THE PICK – OFFICIAL

Let’s go with Cameron Fleming.  Carroll rubs a little more dirt in Harbaugh’s eye.

                 

*In Harbaugh v. Baalke, I’m going with Harbaugh.  Take another look at that 2012 draft.

**I’m pretty sure Tom Savage is a made up name.  To be a Tom Savage, you’re either a soap opera actor, porn star or Duluth, Minnesota meteorologist.


Super Bowl champs get to draft depth in first round.  How cool is that?  Gracias DK.  PS, more than one person has mentioned to me that they miss your site/blog.

That’s a wrap for the first round.  Matt Borcas is on the clock at the top of the second round for the Texans.
Pick #TeamSelection
(linked to KRM post)
Reader
1TexansBlake Bortlesjpftribe
2RamsGreg RobinsonDave Kolonich
3JaguarsSammy WatkinsClevTA
4BrownsJadeveon ClowneyZarathustra
5RaidersKhalil MackPete Franklin
6FalconsJake MatthewsOXR
7BucsJohnny ManzielPeterM
8VikingsTeddy Bridgewatertrashycamaro
9BillsTaylor Lewanclay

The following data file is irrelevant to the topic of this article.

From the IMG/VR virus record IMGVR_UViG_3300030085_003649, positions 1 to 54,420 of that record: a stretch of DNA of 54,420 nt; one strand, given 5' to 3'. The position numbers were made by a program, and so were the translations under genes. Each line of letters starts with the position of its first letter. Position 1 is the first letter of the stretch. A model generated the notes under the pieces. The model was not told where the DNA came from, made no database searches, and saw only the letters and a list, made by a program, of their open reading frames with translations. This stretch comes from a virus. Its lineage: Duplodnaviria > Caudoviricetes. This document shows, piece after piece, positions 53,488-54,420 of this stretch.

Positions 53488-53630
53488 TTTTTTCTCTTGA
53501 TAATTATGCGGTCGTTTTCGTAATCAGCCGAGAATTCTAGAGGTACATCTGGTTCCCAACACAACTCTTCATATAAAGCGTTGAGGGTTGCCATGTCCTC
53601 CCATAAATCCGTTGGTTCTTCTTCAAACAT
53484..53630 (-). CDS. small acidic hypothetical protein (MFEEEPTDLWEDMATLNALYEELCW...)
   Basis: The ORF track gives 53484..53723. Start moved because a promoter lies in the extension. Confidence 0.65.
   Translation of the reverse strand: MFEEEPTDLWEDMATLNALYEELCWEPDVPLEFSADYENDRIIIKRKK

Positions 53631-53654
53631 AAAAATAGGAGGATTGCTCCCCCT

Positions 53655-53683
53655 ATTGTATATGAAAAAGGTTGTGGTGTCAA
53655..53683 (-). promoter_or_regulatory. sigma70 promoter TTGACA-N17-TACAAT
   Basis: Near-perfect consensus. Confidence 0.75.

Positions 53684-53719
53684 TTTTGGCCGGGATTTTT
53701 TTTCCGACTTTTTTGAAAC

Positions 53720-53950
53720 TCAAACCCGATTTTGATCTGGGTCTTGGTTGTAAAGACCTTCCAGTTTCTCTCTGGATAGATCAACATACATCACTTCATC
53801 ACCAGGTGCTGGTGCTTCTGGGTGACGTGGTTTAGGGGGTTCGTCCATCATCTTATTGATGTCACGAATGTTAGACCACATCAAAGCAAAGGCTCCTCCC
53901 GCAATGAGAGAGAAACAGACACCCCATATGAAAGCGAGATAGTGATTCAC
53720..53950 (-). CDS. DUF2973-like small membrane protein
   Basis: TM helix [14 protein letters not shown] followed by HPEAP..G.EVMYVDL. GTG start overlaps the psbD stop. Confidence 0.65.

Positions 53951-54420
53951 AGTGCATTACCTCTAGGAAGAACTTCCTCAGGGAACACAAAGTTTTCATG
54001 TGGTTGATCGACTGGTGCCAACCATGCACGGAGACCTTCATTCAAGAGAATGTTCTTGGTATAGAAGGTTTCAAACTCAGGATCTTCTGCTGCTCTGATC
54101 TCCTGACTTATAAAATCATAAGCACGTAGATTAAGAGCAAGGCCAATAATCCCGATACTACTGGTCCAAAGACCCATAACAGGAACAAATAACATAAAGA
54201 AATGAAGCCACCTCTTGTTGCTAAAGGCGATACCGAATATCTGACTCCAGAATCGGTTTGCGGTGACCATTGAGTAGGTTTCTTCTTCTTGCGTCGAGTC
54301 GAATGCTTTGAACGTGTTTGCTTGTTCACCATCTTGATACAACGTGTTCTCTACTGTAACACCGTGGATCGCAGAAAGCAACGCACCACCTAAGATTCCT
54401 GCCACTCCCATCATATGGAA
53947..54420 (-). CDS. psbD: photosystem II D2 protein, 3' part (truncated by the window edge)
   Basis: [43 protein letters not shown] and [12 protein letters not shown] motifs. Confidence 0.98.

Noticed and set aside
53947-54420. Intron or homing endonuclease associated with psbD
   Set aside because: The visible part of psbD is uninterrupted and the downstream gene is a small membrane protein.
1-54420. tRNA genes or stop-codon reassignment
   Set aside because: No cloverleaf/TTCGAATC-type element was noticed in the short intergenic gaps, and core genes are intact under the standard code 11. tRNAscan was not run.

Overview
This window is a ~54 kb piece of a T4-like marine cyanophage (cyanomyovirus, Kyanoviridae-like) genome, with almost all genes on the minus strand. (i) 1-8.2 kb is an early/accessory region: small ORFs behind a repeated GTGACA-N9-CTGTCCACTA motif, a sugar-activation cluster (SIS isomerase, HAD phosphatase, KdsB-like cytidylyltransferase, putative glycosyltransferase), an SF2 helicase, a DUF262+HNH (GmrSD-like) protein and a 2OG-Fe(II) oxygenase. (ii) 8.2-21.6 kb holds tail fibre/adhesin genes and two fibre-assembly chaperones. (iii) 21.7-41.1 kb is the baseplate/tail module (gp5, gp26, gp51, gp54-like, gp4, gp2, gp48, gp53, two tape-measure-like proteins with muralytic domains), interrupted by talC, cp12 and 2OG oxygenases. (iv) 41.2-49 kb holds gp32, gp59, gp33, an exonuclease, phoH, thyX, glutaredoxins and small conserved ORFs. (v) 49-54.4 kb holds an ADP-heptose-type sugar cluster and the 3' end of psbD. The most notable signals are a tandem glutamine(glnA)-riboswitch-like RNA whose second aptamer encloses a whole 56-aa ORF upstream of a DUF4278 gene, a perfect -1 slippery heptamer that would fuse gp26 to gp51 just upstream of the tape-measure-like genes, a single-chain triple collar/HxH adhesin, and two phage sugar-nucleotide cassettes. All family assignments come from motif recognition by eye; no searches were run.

10LionsHa’Sean Clinton-Dixbluedog93
11TitansAnthony Barrkanick
12GiantsEric EbronRod of Disaster
13RamsMike EvansMatt Borcas
14BearsAaron DonaldJRich
15SteelersDarqueze Dennard tmoore94
16CowboysLouis NixGrandRapidsRustlers
17RavensJustin GilbertMGBode
18JetsBrandin CooksZarathustra
19DolphinsZack Martintrashycamaro
20CardinalsCalvin PryorJRich
21PackersJace AmaroClevTA
22EaglesMarqise LeeGrandRapidsRustlers
23ChiefsRa'Shede Hagemanclay
24BengalsBradley RobyOXR
25ChargersKyle Fullertexinottawa
26BrownsDerek CarrChuckKoz
27SaintsOdell Beckham tmoore94
28PanthersXavier Su'a-Filojpftribe
29PatriotsTimmy Jerniganbluedog93
30NinersJason VerrettRod of Disaster
31BroncosCJ MosleyPete Franklin
32SeahawksCameron FlemingDave Kolonich
33 (2nd rd)TexansTroy NiklasMatt Borcas
34RedskinsStephon Tuittkanick
35BrownsRyan ShazierMGBode
36Raiders
  1. I calc Talib, Ward, Ware, Sanders at approx. $125 in total dollars. [back]
  2. Amen. [back]

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  • Petefranklin

    OK, the NFL schedule is now 24 hours old, and it seems to me that the people much smarter than me think that the CMB’s (as Bup calls them) will be a .500 team this year!!
    I was kind of blowing off the Clowns raise in their season win total that happened until I saw that the juice actually raised from -160 to -165 AFTER the schedules were released yesterday.